This is the same auger used by the Namao light and power co-op and the telephone co-op that dad was president of. My nephew Ross Horricks and his son Chad have decided to restore both the Haymobile and the Ford truck with Auger.
Now to “The Thing”, but first I must tell you about cutting hay with horse-drawn mowers and raking a with horse drawn dump rakes. My first experience with the dump rake was when I was very young, probably for five years old, Bill was raking hay in the field just south of our house and I took a drink and lunch out for Bill.
Bill is 3 1/2 years older than me and Uncle Charlie had put blocks on the dump rake so Bill could dump the rake.
I sat down on the front of the rake frame to have lunch with Bill which was fun. What was not fun was what happened next; one of the horses reached forward to get a mouthful of alfalfa blossoms and pinched my bum between the double tree and the rake frame! To this day I have not forgotten that pain.
Bill also had an exciting time cutting hay around the reserve at Ministik Lake, we had the only Private land inside of the Ministik game sanctuary, anyway the mower plugged up on a molehill at the same time as the horses stepped on the ground hornets’ nest and all hell broke loose! Also a couple of years later Bill and I were cutting hay on what we called what we called the South meadow at Ministik, they were natural meadows with trees sometimes growing the middle.
Bill was on the horse-drawn mower and I was driving a model M tractor with mower mounted on the back. As there were lots of molehills that tended to plug up the cutting bar I was looking back as I cut around the corner by the trees, I did not see Bill stop soon enough to stop completely and the grill of the tractor hit the back of the mower seat, and threw Bill between the horses and the pole.
Luckily the horses were well taught or just tired and other than a severe scolding from my brother everything turned out okay. In talking to Bill he has never forgotten the incident with the hornets both Bill and the horses were badly stung and it could have been an even more serious wreck. My older brother Bud was badly hurt a few years before when the pole of the dump rate broke throwing Bud off the seat of the rake into the team then he was caught in the dump rake teeth.
We also would ride Roman style on the backs of the teams coming back to the yard from the Meadows.
In the early 1950’s our farming was changing to tractors and power Mowers, side rakes as well. We had a 24’ foot dump rake mounted on the draw bar of a John Deere model B tractor with tricycle front wheels.
This made raking hay much faster than using a team of horses with a 9” or even a 12” dump break.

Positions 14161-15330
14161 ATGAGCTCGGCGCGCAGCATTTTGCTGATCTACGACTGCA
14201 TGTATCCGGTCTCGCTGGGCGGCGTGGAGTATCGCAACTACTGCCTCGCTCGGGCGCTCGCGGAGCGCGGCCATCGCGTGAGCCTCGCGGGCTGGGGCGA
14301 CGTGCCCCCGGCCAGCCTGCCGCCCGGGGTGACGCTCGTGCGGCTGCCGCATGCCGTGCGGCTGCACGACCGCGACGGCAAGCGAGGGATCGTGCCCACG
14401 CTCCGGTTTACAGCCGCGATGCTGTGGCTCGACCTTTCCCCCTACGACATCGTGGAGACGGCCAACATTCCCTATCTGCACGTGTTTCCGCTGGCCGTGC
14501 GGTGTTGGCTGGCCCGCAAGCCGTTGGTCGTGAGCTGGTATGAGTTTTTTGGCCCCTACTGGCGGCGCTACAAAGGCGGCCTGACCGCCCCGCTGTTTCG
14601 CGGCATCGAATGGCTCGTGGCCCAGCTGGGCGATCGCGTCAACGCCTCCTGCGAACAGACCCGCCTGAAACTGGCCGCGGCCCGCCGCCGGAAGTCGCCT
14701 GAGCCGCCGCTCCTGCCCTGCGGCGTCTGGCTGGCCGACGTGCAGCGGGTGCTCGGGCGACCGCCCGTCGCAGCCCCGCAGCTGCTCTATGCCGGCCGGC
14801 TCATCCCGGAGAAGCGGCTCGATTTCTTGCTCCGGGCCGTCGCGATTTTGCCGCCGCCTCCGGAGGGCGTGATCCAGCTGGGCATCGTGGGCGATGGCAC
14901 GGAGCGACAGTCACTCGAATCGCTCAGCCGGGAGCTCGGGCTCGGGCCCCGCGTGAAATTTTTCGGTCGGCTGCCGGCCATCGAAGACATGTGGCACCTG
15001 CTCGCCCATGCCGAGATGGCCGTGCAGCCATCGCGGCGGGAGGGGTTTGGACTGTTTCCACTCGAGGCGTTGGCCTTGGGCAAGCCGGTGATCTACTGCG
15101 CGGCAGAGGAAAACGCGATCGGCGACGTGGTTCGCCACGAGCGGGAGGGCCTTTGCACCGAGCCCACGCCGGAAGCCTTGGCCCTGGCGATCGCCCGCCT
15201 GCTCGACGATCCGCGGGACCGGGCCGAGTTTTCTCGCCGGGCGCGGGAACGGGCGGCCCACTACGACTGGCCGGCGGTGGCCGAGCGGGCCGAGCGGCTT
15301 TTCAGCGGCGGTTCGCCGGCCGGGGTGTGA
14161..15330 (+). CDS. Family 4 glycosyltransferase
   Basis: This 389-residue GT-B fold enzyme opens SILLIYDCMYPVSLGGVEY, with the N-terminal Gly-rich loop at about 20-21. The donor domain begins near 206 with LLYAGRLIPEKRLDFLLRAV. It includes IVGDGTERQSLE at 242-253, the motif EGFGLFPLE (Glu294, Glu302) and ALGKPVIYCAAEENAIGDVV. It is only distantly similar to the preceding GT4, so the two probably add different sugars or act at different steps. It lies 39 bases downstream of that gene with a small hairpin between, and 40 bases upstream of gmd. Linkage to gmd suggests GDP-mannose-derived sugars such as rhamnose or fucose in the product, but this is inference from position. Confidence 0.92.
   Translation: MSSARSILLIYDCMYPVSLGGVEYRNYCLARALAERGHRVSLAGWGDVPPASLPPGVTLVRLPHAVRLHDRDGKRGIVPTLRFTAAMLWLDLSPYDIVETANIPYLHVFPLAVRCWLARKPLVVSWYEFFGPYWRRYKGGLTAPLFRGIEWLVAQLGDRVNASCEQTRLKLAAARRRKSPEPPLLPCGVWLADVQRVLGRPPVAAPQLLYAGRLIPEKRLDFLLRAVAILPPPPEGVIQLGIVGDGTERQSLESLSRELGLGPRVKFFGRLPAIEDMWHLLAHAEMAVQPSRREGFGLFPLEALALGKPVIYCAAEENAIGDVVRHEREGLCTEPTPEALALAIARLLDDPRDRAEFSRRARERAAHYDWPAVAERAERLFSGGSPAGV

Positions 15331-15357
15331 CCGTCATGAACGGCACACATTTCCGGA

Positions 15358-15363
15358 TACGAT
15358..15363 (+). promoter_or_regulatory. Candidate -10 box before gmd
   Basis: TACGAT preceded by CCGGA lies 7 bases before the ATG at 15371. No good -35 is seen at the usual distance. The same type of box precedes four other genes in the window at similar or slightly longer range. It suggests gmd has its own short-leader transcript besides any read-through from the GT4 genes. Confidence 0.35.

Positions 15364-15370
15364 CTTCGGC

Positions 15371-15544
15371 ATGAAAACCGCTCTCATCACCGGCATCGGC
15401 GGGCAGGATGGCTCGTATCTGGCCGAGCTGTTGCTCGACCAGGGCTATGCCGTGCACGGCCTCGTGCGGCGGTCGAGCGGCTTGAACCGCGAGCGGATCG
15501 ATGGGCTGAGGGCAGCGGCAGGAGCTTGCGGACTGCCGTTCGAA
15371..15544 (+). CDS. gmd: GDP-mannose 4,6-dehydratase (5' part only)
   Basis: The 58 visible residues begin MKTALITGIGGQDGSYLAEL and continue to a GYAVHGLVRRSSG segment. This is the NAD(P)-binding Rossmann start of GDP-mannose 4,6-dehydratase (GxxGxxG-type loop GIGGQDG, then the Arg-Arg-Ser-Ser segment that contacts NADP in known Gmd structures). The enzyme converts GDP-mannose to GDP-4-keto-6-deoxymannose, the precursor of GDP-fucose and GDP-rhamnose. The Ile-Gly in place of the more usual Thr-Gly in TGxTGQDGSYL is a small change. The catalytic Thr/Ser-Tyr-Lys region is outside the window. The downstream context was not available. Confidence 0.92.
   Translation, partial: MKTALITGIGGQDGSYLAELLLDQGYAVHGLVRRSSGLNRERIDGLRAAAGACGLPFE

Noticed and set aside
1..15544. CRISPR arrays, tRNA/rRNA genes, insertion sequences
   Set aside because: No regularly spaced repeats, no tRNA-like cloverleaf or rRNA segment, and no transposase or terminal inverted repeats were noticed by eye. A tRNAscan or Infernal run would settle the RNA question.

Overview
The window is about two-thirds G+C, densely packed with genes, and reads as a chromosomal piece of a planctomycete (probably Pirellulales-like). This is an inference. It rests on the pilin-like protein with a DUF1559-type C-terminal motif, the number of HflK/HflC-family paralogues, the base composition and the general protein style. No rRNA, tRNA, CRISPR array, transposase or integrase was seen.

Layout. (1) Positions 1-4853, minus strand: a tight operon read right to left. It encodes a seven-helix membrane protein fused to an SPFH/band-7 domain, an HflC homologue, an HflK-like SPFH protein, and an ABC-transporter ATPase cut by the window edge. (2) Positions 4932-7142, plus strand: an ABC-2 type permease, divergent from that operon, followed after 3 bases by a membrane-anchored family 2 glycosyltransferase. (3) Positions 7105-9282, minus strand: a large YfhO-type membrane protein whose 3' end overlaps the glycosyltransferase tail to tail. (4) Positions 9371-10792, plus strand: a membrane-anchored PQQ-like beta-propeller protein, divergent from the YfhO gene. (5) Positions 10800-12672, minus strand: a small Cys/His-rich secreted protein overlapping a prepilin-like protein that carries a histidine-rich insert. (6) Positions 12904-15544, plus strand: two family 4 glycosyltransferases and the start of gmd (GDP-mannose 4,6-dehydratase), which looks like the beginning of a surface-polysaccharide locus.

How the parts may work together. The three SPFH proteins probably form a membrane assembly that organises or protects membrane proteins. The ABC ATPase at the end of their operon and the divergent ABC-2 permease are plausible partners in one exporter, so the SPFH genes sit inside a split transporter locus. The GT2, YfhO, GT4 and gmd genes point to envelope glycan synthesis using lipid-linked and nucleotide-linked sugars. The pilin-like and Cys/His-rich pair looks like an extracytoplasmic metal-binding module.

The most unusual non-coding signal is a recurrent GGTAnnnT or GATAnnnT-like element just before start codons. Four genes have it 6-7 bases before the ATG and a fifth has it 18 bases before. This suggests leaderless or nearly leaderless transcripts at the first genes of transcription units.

In the mid-1950s we also made a power mower mounted on a 1927 Chev car. We first removed the body then mounted a truck transmission behind the car transmission.
This allowed us to change the speeds for working in the fields at slower speeds and also a power takeoff mounted on the side of the truck transmission allowed us to power the cutting bar we mounted on the side.
As we had to travel several miles from home to the Namao military airport which where we cut hay around the runways we were able to carry extra parts, fuel, oil, etc., as well as several workers. We had three or four other mowers mounted on tractors. There was a song in the 50s called The Thing and so that is what we called that 1927 car mower.
One drawback to unit had was the water pump on the motor which had a grease cup that used water pump grease, the pump would sometimes leak a small amount of water on hot days. More so on hot days it would spray a fine mist back at the driver
Bill drove “The Thing” most of the time and would sometimes have a sunburned face and nose from the moisture blown back by the fan blades.
P.S. we donated "The Thing" and the Ford 2 ½ ton truck to the Fort Edmonton Park. They have restored them to take visitors around the park.
We also allowed the Light Rail Street Car society to store a 1919 Toronto streetcar. They have restored several streetcars and you can take rides around Fort Edmonton and across the high-level bridge built around 1910.
The Fordson tractor was the first one built by Ford on an assembly line and also the first one in Edmonton Dominion motors made a deal with grandpa Horricks, the deal was dad had to drive the tractor around the old market Square for two days to show it off to the public.
Thanks again dad for these great posts ! I received an email from a gentleman who has become a friend to mom and dad, and also become a reader/follower of my blog. He was unable to post his comment so I agreed to post his message here ;